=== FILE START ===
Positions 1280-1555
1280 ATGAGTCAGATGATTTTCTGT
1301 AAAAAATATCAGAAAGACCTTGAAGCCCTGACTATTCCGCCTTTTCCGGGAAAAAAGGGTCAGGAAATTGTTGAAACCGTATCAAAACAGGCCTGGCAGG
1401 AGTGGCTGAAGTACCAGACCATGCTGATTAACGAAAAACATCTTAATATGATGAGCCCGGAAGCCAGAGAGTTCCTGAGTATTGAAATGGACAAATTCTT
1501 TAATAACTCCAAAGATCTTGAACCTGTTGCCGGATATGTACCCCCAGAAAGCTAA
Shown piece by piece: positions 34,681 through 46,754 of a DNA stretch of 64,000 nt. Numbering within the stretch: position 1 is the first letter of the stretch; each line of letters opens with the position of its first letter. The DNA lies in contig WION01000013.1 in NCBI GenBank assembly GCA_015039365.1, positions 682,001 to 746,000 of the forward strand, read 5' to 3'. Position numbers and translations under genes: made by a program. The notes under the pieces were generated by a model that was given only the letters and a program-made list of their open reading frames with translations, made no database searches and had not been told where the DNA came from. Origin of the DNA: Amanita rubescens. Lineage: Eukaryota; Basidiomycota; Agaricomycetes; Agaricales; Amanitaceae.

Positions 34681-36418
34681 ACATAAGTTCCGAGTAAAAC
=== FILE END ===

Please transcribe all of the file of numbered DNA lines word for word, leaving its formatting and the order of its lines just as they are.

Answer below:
Positions 1280-1555
1280 ATGAGTCAGATGATTTTCTGT
1301 AAAAAATATCAGAAAGACCTTGAAGCCCTGACTATTCCGCCTTTTCCGGGAAAAAAGGGTCAGGAAATTGTTGAAACCGTATCAAAACAGGCCTGGCAGG
1401 AGTGGCTGAAGTACCAGACCATGCTGATTAACGAAAAACATCTTAATATGATGAGCCCGGAAGCCAGAGAGTTCCTGAGTATTGAAATGGACAAATTCTT
1501 TAATAACTCCAAAGATCTTGAACCTGTTGCCGGATATGTACCCCCAGAAAGCTAA
Shown piece by piece: positions 34,681 through 46,754 of a DNA stretch of 64,000 nt. Numbering within the stretch: position 1 is the first letter of the stretch; each line of letters opens with the position of its first letter. The DNA lies in contig WION01000013.1 in NCBI GenBank assembly GCA_015039365.1, positions 682,001 to 746,000 of the forward strand, read 5' to 3'. Position numbers and translations under genes: made by a program. The notes under the pieces were generated by a model that was given only the letters and a program-made list of their open reading frames with translations, made no database searches and had not been told where the DNA came from. Origin of the DNA: Amanita rubescens. Lineage: Eukaryota; Basidiomycota; Agaricomycetes; Agaricales; Amanitaceae.

Positions 34681-36418
34681 ACATAAGTTCCGAGTAAAAC